MADISON, Wis. — Vaccinators in Wisconsin are getting ready to start administering the Johnson & Johnson vaccine again after federal regulators lifted a pause on it late last week. 

What You Need To Know

  • Johnson & Johnson vaccine given federal approval to resume administering

  • Vaccine a tool because of it's single dose and relative ease of transportation and storage

  • Wisconsin vaccinators ready to resume administering vaccine once given final approval from state

The Centers for Disease Control and the U.S. Food and Drug Administration announced Friday they recommended use of the Johnson & Johnson (or Janssen) vaccine to resume. The agency concluded there is a “plausible casual relationship” between the vaccine and a rare blood clotting issue, but that that risk was low — the agencies found 15 reports of women who had the complication of the more than 8 million doses administered. 

The Wisconsin Department of Health Services must also give approval and direction to immunizers in the state before Johnson & Johnson Vaccines can begin to be administered again. As of Monday afternoon they had not made any such announcement. Though last week, the agency deputy secretary Julie Willems Van Djik said during a press conference that vaccinations would resume if the FDA approved their use again.

A spokesperson with DHS said Monday that Health care providers administering the vaccine should review the Janssen COVID-19 Vaccine Fact Sheet for Healthcare Providers Administering Vaccine. 

“We also anticipate final clinical details for providers to be posted by the CDC tomorrow, and encourage all providers to review,” said Elizabeth Goodsitt, a spokesperson with DHS.

Van Djik also said the state received a large portion of the vaccine before the pause.

Vaccinators are getting ready to use the Johnson & Johnson vaccines they have been holding on to.

“Pending the state approval, we look forward to giving it as soon as this Saturday at a clinic on the north edge of town,” said Dr. Thad Schumacher, pharmacist and owner of Fitchburg Family Pharmacy.

Fitchburg Family Pharmacy preps vaccine doses.

Schumacher said it is important to inform people — particularly women from the age of 15-54 — about the risks of the vaccine, but noted the risk from coronavirus is still greater.

Schumacher said his pharmacy has been quarantining the Johnson & Johnson stock in the refrigerator since it was put on pause.

“The biggest thing for us is we can get it out of refrigerator, because it's not doing a lot of good there,” Schumacher said. “We want to make sure that people are safe, but we also want to be able to give vaccines to as many people.”

People in the medical community said that the pause and resumption helped give doctors and vaccinators time to learn more about the rare blood clotting symptoms, but it also highlighted how careful the process with the vaccines are.

“I think it's a really reassuring process and highlights how safety is top of mind and really the number on priority for all of us in the medical community,” said Dr. Matt Anderson, senior medical director of primary care at UW Health.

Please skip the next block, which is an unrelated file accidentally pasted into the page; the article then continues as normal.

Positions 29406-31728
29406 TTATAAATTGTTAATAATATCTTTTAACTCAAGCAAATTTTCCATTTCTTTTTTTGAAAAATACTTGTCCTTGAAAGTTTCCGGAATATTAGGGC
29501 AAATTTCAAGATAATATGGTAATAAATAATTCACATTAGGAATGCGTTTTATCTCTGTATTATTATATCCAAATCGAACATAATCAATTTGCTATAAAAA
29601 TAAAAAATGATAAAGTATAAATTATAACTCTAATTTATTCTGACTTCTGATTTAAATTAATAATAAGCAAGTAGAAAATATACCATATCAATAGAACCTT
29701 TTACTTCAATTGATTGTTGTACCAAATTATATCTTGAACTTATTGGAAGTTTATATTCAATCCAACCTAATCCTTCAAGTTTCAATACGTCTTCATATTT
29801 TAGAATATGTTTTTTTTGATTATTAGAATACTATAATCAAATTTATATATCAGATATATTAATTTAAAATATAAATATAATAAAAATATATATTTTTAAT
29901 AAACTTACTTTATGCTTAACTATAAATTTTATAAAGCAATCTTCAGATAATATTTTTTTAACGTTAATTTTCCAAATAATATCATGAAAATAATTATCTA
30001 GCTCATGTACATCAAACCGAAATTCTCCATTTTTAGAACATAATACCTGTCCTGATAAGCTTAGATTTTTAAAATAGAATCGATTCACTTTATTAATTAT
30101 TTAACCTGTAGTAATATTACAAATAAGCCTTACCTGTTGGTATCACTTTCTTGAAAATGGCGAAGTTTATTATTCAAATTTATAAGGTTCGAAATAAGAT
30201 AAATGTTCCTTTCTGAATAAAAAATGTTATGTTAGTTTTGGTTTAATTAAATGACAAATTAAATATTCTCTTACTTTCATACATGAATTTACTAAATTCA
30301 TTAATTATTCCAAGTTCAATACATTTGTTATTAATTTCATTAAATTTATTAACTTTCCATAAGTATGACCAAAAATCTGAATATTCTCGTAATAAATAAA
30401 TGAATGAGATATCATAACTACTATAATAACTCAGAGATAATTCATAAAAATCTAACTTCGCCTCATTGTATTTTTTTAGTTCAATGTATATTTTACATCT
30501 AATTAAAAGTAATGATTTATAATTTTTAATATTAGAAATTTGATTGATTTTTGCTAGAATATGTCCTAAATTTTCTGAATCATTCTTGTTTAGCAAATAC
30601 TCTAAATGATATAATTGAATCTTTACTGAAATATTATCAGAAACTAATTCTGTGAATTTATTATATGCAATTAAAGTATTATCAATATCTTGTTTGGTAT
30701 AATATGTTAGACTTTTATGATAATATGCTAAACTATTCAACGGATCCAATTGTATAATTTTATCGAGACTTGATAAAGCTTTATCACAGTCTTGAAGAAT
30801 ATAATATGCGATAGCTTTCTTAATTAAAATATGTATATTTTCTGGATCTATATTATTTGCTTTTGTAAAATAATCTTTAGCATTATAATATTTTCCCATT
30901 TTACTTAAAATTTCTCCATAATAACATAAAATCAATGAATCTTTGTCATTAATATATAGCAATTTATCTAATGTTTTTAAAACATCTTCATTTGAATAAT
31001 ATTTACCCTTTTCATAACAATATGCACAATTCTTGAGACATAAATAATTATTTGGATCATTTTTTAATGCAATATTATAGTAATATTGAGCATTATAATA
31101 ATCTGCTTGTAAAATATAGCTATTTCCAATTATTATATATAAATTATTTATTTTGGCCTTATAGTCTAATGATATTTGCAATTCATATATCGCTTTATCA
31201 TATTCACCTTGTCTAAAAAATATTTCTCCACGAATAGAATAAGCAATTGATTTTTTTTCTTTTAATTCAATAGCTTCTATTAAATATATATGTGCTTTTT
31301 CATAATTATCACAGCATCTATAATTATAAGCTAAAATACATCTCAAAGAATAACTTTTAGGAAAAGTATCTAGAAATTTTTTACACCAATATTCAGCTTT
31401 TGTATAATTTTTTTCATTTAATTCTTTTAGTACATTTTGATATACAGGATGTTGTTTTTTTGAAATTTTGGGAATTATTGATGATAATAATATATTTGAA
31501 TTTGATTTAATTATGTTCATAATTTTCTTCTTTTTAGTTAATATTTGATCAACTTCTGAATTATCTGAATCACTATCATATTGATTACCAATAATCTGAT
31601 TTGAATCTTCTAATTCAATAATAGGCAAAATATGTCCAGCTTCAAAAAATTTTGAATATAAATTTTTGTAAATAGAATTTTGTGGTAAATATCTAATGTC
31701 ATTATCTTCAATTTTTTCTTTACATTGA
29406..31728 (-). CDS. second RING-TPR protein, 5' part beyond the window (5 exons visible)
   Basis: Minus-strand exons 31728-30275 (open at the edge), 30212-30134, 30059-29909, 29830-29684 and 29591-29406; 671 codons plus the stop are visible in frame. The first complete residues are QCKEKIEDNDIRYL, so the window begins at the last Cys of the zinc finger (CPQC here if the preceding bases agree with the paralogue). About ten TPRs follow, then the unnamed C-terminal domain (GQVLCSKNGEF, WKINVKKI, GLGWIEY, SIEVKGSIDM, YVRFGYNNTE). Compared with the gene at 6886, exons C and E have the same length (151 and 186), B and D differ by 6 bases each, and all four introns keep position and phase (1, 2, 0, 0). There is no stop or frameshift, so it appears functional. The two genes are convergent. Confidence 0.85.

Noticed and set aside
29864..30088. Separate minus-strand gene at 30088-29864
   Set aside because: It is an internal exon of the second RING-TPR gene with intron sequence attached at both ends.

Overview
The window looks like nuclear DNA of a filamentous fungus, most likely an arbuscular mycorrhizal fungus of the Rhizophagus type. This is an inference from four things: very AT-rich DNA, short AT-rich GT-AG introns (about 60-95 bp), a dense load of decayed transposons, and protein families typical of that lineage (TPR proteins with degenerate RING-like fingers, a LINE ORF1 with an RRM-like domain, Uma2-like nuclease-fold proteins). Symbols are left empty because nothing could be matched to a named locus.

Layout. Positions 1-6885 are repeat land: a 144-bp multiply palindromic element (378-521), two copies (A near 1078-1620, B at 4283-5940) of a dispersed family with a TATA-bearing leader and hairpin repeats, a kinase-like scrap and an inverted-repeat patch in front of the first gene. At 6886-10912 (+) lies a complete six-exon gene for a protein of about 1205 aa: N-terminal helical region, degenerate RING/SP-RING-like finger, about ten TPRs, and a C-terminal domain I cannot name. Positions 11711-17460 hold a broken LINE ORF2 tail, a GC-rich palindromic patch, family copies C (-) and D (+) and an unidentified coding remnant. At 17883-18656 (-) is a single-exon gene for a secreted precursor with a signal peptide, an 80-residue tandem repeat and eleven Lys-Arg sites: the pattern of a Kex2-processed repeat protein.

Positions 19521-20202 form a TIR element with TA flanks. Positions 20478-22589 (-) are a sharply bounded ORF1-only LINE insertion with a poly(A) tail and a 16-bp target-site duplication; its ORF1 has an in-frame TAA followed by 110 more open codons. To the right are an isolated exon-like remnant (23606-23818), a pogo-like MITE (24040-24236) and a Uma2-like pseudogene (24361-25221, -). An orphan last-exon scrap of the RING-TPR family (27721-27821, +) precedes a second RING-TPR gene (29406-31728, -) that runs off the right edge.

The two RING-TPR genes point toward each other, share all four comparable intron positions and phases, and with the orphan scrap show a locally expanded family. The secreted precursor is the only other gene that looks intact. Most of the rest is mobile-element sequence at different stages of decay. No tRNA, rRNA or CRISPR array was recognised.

UW Health does not have very many Johnson & Johnson doses, but they do have some.

Anderson said in addition to having more vaccines, Johnson & Johnson one can help with efforts to vaccinate demographics where it is difficult to get to them again for a second dose, or can be used for people who just want one shot instead of two — like the Moderna and Pfizer vaccines. In addition, the Johnson & Johnson is easier to store and ship than the other ones, making it easier to bring to communities.

“I think it's a key tool,” Anderson said. “Before it really was about the volume of supply, now I think it's about some of those other specifics and particulars that are going to make it a unique and important tool as we go forward.”

Anderson re-iterated what medical professionals have been saying throughout the pandemic: vaccinations are the only way back to normal.

“That risk is very, very small and hopefully they are excited about being able to get a vaccine and being able to protect themselves and others around,” Anderson said.

Tess Ellens, Public Health Madison Dane County COVID vaccine deputy, agreed that the Johnson & Johnson vaccine is a helpful tool for vaccinations. 

“J&J is nice in that it gives us the flexibility for doing some different maybe mobile clinics where it might be harder to get those people for their second dose,” Ellens said.

Once DHS gives them approval to resume Johnson & Johnson doses, PHMDC will start giving them.

“We had 1,200 doses of J&J previously that we have and are ready to use for whenever the pause is lifted,” Ellens said.

An IPSOS poll released last week showed that 88% of Americans felt that the FDA was being responsible by pausing the Johnson & Johnson vaccine. However, a Washington Post/ABC poll showed that since the pause public trust in the vaccine dipped below 50%, and 73% of unvaccinated Americans are unwilling to take it.

Despite that, DHS said they know of providers who have people waiting to take Johnson & Johnson. Fitchburg Family Pharmacy is one of them.

“We know there are people who are actually waiting for their chance to get a Johnson & Johnson vaccine,” Schumacher said.